Not just greater Vancouver but across the country!
Some homeless people only speak French according to Vancouver police.
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  #78  
Old Posted Aug 10, 2018, 1:00 AM
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Originally Posted by Capsicum View Post
I know that the Pacific Northwest in the US had a strong labor movement and so did California, but I don't know how they compare or relate to BC. Maybe it's because BC continues to be dependent on natural resources while the US West coast isn't as much.

Nowadays, I don't perceive the US West coast as being that much more pro-labor than the northeast New England/upper Midwest, but BC definitely seems more pro-labor, pro-union, than places further east (besides more northern parts of Canada).
BC was sort of founded as a (white) workingman's paradise of sorts and I think BC's modern day "left coast" image can be traced back to that in some ways (though obviously the utopianism has undergone gentrification of sorts).
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  #79  
Old Posted Aug 10, 2018, 5:04 PM
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Originally Posted by Denscity View Post
Not just greater Vancouver but across the country!
Some homeless people only speak French according to Vancouver police.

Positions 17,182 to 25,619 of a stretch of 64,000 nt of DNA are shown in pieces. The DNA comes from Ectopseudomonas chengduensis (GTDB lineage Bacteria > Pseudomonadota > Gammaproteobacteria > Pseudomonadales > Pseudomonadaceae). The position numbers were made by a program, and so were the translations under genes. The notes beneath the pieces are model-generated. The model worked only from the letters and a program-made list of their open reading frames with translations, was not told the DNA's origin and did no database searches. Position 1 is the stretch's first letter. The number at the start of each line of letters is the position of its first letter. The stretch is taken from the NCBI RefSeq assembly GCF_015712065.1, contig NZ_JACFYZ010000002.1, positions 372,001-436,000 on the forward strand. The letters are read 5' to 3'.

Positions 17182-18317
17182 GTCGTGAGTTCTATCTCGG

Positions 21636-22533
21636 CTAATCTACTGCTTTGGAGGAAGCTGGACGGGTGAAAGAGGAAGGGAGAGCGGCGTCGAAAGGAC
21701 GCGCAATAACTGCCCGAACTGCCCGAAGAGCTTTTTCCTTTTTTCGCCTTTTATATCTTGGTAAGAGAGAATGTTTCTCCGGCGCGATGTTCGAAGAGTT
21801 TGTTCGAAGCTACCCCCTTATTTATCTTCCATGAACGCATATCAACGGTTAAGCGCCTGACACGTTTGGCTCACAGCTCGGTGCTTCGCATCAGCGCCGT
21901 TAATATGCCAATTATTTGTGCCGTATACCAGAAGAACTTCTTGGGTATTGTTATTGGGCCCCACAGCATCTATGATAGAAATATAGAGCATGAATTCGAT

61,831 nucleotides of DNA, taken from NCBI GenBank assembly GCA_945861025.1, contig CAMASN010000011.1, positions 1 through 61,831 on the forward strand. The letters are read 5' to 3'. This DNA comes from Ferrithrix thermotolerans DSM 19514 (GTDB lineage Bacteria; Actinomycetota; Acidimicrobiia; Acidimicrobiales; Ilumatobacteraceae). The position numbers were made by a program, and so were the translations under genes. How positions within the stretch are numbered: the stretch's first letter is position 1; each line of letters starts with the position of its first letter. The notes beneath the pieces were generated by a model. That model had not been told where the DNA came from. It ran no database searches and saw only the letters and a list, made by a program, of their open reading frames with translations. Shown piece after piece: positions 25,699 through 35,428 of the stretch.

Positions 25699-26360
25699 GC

Hah I was going to write this but I couldn't find any data to support it
But yeah it feels like half the homeless aren't even from here. We soak up the country's homeless like a sponge.
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  #80  
Old Posted Aug 10, 2018, 11:46 PM
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Originally Posted by misher View Post
Pretty much we've been stable and we've seen huge growth due to our attractiveness to the international market. Hoping we don't screw the pooch.

I know we equate our expensive housing as a major cause of the homeless problem downtown but if you look at comparables we're doing better than many other cities and I assume Red Deer's housing is much less expensive than Vancouver's. Personally I believe homeless cannot be reduced much more than it is already, throwing money at it until we build free housing for everyone is taking a stupid and expensive approach that ignores the underlying problems causing people to be homeless. It needs to be solved at the Federal level by changing the charter to not give people a right to be homeless (forced to enter rehab or work).

Given the percentage of people born with mental illness and the amount of people doing drugs having only 3 of every 1000 people be homeless does not seem terrible. Vancouver's homelessness is also artificially increased since homeless people from across Greater Vancouver all move downtown increasing Vancouver's percentage.
Rubbish. In your world view the only thing BC has going for it is pimping itself out to offshore money. Those of us who have been here longer than a few years well remember Socred premier Bill Bennett famously declaring "British Columbia is Not for Sale". You'd have her tarted up and paraded around in hooker heels for foreign buyers.